Odor Control: Air. Water. Ozone.

July 22, 2020

Hydroxyl radical misting units eliminate odor complaints in Illinois

About the author:

Tony Conn is water distribution and collections manager for Naperville, Illinois. Conn can be reached at [email protected]. Patrick Resch is director of technical sales for Vapex Environmental Technologies. Resch can be reached at [email protected].


Odors emanating from two pumping stations in Naperville, Illinois, have been eliminated through the use of hydroxyl radical misting units. 

As a result, the phone does not ring as much as before in the city of Naperville Water Service Center. And that is a good thing. 

In the past, neighbors called to complain about hydrogen sulfide odors at the North and Northwest pumping stations, even though both were equipped with carbon scrubbing systems.

Now, both stations are using hydroxyl radical misting units from Vapex Environmental Technologies, which eliminate hydrogen sulfide through a combination of air, water and ozone. The mist is directed into the odorous areas through a patented three-fluid nozzle.

Hydrogen Sulfide AKA H2S

As wastewater operators and managers well know, hydrogen sulfide is produced naturally from decaying organic matter. It can be released from sewage sludge and wastewater collection systems. It is poisonous, corrosive and flammable. It can cause a wide range of health effects. 

Workers are primarily exposed to hydrogen sulfide by breathing it. The effects depend on how much hydrogen sulfide one breathes and for how long. 

Typical background concentrations of H2S are in the 0.01 to 1.5 ppm range. The odor becomes more offensive at 3 to 5 ppm.

Above 30 ppm, H2S odor is often described as sweet or sickeningly sweet. Higher concentrations can lead to marked conjunctivitis and respiratory tract irritation, pulmonary edema, unconsciousness and death (at 1,000 to 2,000 ppm).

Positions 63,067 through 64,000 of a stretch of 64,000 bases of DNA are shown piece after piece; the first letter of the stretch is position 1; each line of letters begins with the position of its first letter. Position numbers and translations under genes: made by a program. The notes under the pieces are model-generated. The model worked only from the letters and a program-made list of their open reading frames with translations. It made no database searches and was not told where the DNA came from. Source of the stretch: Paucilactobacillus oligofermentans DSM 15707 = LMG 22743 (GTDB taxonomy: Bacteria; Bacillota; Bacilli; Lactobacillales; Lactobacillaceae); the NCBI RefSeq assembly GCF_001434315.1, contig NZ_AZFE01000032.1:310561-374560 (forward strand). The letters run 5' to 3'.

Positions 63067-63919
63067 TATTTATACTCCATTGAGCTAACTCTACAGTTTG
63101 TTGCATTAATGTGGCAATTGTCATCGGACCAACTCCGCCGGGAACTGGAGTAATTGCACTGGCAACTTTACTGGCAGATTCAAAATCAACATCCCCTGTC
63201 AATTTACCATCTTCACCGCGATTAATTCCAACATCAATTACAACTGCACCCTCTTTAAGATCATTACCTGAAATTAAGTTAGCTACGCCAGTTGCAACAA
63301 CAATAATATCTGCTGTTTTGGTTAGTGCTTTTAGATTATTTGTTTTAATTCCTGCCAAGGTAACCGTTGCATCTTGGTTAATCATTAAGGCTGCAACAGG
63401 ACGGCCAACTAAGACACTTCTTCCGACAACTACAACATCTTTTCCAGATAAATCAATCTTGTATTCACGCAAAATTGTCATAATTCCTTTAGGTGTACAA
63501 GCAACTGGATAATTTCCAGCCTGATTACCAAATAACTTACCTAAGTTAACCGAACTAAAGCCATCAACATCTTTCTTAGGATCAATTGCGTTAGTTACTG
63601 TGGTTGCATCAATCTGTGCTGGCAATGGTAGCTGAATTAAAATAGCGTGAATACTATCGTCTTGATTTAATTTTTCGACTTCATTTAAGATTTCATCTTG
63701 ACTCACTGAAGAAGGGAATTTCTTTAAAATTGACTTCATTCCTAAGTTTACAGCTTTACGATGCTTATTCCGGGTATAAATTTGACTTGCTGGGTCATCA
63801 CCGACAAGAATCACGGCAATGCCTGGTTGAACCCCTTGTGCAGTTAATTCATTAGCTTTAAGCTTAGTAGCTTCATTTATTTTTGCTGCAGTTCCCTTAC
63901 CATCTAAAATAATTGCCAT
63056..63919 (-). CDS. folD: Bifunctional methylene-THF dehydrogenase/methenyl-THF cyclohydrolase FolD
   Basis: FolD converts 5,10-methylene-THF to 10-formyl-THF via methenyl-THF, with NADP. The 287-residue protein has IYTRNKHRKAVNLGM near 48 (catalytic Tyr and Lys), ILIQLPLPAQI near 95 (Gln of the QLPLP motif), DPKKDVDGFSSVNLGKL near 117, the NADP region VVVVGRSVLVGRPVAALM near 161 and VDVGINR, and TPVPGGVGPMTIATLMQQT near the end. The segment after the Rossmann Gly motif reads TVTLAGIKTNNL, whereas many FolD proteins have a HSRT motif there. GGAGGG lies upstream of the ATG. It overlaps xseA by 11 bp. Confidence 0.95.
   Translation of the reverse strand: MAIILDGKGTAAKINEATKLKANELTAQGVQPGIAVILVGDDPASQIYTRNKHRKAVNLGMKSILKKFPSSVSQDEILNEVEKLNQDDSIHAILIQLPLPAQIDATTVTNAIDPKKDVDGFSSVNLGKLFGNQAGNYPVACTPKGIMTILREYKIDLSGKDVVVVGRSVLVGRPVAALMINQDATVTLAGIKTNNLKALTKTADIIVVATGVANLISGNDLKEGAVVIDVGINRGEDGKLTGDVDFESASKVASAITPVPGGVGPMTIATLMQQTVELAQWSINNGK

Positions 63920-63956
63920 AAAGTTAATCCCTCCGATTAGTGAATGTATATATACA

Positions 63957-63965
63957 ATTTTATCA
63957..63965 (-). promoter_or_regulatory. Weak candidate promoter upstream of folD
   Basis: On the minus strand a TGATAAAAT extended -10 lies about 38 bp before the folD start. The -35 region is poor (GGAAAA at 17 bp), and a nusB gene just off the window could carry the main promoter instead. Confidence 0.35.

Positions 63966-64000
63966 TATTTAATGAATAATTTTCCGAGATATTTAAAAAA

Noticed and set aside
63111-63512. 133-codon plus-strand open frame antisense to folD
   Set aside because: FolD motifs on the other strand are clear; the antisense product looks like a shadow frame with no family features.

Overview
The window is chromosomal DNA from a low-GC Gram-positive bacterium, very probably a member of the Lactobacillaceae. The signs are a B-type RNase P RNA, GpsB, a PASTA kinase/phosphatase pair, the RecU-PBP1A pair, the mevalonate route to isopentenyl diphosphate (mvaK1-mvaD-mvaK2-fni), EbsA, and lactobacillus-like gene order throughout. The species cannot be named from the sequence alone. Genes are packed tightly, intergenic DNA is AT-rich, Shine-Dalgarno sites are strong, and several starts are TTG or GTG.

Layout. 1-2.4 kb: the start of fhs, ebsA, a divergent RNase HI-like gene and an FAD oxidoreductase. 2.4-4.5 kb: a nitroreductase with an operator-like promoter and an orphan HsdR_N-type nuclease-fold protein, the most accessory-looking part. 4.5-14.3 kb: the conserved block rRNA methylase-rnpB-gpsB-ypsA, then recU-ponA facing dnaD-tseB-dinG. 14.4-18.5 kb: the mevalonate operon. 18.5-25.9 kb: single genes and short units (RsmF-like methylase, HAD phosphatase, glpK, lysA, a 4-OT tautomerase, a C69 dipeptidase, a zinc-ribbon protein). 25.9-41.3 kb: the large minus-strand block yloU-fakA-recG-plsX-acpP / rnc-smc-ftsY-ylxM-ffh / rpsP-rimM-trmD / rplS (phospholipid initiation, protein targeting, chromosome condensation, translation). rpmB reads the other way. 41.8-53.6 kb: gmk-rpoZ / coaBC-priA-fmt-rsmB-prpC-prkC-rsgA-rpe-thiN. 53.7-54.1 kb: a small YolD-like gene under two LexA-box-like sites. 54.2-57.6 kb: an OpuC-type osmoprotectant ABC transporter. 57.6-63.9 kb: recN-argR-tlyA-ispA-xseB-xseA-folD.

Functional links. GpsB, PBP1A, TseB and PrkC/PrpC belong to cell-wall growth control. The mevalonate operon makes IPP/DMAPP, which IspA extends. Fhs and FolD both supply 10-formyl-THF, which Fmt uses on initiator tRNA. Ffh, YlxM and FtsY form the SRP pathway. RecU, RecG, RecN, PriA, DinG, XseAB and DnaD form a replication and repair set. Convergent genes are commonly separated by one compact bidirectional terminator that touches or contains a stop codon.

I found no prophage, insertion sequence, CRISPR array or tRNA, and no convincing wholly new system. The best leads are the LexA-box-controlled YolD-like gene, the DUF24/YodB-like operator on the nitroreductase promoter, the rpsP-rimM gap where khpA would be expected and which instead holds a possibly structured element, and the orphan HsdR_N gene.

At Naperville’s Northwest pumping station, odor complaints averaged 15 annually; at the North station, complaints averaged four per year. H2S concentrations at both stations measured about 150 ppm.

Since the Vapex units went on line, odor complaints have been zero.

Large Utility

With more than 43,000 customers, the Naperville water and wastewater utility is one of the largest in the state and collects and treats approximately 19.7 million gallons per day (mgd) of wastewater at its Springbrook Water Reclamation Center.

The North and Northwest pumping stations—both indoors at covered wet wells—are important components in the city’s 564-mile long sewer system.

The North station measures 28 feet long by 14 feet wide and 33.5 feet deep (13,132 cubic feet of volume). Average flow is 3.2 mgd with a peak of 19.7 mgd. The Northwest station is 18 feet by 16 feet by 48 feet deep (12,384 cubic feet of volume). Average flow is 3.6 mgd with a peak of 12 mgd. 

In the past, carbon scrubbers were used to control odors, but the cost and maintenance of each carbon unit were giving the collections staff problems. Maintenance included fan motor shaft alignment, replacement of bearings, carbon replacement at breakthrough and time and equipment associated with carbon change out.